Psychological therapy / Understanding dreams & nightmares

Dr Lara Lagutina, London NW3, UK

 

 

Working with dreams and nightmares

Starting from Freud, who considered dreams "the royal road to the unconscious" the value of dreams as an expression of our inner processes has been widely recognised in psychotherapy. Dreams can be seen as containing messages from the deeper levels of our psyche, symbolically reflecting our inner dynamics and pointing towards next steps in our development and journey in life, as well as to inner resources, which can be discovered on that journey. Working with dreams allows both the therapist and the client to get in touch with the parts of the psyche, which are outside of the client's present awareness. Connecting to these parts can help the individual to get to know themselves more fully.

Why do we have nightmares?

A nightmare is an experience probably familiar to all. Nightmares are common in both children and adults. Sometimes nightmares can be a consequence of an overwhelming or traumatic event, and can be seen as the psyche's attempt to resolve the underlying inner conflict and overcome or integrate the associated unbearable feelings.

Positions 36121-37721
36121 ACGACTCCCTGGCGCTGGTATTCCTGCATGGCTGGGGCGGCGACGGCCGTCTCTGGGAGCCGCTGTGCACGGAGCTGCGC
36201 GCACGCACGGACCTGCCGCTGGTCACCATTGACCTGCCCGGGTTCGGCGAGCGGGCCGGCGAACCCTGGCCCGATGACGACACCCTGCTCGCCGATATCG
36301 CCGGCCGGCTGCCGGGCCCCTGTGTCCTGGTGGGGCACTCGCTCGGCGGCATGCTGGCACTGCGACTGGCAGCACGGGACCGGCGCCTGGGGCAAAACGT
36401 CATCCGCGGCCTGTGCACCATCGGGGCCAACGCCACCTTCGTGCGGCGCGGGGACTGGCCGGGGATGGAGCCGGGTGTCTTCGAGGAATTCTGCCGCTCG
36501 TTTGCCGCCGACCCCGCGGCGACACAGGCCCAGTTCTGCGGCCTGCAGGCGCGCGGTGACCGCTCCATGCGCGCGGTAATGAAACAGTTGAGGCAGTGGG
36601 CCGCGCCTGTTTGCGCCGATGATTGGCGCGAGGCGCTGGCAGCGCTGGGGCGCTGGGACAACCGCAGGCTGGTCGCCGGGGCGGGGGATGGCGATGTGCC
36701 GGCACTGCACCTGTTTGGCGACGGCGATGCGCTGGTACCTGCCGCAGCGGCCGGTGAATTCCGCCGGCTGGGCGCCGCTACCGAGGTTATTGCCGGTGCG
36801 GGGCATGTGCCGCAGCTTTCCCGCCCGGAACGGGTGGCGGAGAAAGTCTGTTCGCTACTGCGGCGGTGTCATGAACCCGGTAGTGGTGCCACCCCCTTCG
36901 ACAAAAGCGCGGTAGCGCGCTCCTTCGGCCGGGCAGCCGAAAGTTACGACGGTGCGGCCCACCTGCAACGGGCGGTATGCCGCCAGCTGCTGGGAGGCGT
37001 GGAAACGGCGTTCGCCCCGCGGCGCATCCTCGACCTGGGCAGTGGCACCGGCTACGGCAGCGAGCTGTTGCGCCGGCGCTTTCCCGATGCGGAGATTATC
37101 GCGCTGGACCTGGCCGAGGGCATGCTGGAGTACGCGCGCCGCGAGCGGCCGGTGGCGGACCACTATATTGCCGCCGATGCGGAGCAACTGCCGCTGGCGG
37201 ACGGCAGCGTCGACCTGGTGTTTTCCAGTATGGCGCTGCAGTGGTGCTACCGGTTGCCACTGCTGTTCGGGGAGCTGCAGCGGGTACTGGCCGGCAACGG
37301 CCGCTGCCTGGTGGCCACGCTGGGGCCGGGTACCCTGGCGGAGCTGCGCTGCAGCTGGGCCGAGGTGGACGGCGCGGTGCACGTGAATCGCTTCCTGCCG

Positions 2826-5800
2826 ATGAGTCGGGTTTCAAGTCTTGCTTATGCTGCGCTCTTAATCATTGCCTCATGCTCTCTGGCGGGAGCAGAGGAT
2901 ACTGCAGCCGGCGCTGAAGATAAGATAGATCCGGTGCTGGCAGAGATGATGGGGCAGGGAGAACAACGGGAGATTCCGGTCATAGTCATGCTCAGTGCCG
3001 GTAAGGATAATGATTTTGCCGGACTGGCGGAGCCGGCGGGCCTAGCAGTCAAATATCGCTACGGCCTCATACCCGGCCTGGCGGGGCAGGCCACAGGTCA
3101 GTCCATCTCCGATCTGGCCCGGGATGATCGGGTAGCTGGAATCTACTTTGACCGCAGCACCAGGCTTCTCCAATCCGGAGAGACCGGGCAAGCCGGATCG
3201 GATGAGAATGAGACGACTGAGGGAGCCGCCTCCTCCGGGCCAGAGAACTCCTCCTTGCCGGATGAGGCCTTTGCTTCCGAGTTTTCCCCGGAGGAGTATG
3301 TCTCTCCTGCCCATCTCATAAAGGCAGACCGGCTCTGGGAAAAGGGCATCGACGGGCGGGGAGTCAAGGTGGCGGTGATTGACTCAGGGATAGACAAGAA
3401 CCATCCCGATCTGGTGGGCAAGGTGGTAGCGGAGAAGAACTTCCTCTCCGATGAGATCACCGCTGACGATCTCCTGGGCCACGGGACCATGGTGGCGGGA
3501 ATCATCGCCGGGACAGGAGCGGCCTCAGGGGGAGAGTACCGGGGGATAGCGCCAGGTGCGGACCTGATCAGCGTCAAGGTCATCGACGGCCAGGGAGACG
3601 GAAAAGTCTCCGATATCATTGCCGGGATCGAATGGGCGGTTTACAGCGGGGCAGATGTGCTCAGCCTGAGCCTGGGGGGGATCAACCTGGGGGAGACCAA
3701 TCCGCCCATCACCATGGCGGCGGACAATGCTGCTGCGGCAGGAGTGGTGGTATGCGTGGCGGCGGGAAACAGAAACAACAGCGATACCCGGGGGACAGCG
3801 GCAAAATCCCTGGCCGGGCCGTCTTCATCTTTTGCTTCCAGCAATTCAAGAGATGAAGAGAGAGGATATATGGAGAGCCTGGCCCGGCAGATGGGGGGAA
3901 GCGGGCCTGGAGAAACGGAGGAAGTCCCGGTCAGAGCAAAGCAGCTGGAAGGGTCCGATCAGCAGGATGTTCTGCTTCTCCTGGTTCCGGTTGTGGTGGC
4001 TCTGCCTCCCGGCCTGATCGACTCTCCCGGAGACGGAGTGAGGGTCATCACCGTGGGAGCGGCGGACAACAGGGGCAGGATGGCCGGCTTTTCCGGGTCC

Nightmares in children (in the absence of any apparently overwhelming events) can be similarly seen as an attempt on behalf of the child ego to integrate various life experiences, which seem new and unfamiliar to them. Because the child's ego is young and fragile, it has more difficulties tolerating these experiences and can easily feel overwhelmed. Working with the overwhelming feelings and traumatic experiences often has a positive effect on dreams and nightmares.

 

  For information about the practical aspects of therapy, such as length of sessions please see FAQ.


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Dreams & Nightmares